Metal Finishing Guide Book

2011-2012 Surface Finishing Guidebook

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Page 441 of 707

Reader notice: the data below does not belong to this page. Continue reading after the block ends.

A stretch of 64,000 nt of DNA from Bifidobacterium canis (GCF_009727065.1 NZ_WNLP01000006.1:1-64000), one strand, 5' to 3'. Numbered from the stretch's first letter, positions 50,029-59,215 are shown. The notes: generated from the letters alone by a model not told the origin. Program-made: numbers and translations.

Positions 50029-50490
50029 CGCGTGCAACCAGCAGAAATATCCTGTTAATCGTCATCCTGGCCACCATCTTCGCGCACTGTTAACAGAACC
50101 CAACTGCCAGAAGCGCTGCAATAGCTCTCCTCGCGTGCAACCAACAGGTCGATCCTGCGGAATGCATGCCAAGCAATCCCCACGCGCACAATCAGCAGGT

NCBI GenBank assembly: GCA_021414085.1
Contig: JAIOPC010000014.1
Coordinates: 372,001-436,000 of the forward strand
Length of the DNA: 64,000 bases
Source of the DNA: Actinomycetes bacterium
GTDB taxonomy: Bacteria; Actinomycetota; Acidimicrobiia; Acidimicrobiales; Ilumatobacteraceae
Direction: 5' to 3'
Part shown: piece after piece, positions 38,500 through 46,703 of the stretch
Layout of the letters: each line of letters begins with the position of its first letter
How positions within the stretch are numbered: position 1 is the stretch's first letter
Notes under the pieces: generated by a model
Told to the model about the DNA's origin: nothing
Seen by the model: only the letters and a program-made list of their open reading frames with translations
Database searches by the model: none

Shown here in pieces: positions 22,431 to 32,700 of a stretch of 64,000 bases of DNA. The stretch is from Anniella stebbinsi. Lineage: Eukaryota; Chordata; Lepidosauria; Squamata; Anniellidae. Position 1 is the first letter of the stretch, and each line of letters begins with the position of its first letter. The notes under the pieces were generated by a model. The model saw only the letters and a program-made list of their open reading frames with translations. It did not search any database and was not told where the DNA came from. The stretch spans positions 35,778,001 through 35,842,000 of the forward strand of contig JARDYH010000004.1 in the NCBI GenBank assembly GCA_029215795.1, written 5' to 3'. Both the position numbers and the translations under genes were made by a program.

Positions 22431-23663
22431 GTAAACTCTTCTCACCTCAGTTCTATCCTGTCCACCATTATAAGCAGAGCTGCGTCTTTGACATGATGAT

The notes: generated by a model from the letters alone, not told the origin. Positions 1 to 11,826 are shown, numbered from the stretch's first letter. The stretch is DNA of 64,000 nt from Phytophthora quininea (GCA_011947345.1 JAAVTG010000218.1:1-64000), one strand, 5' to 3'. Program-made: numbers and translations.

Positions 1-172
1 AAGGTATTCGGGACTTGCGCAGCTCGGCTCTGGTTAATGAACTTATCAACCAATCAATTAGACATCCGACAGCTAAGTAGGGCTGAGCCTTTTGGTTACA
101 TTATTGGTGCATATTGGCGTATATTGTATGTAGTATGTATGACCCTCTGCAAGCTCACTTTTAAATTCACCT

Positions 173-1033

Illustration of three probes with the measuring areas detailed. Probe frequency determines measurement range. diameters are sized to accommodate the size and shape of the parts being mea- sured. Probes with smaller tips can measure on very small areas of parts less than 90 mils. Smaller probe tips are subject to increased wear and are more easily worn or damaged, so probes are also produced with larger diameter tips for measuring on larger parts such as plated brackets or castings. Depth of measurement penetration is a function of the conductivity of the coat- ing and substrate as well as the frequency of the probe being used. The specific frequency for the probe is chosen depending on the application plus the coating thickness specification. Lower frequency probes penetrate deeper into the parts than higher frequencies. The higher the probe frequency, the better the accuracy will be for measuring thinner coatings. Right angle probes are also available that can be used to determine thickness inside bores as small as .250" diameter. Placing and holding the probe steady at the proper angle inside a bored hole is very difficult, increasing likelihood of measurement error due to improper probe positioning. To obtain the maximum accuracy achievable, a probe stand should be used for measuring inside internal bores or on small part surfaces. With PSEC the same probe can often be used for measuring different applica- tions. For example, conductive coatings on steel and non-conductive coatings on conductive substrates can be measured using the same probe. SUMMARY Phase-sensitive eddy current technology provides an excellent option to metal fin- 440 Picture of probe stand being used to measure small parts. Picture courtesy of UPA technology

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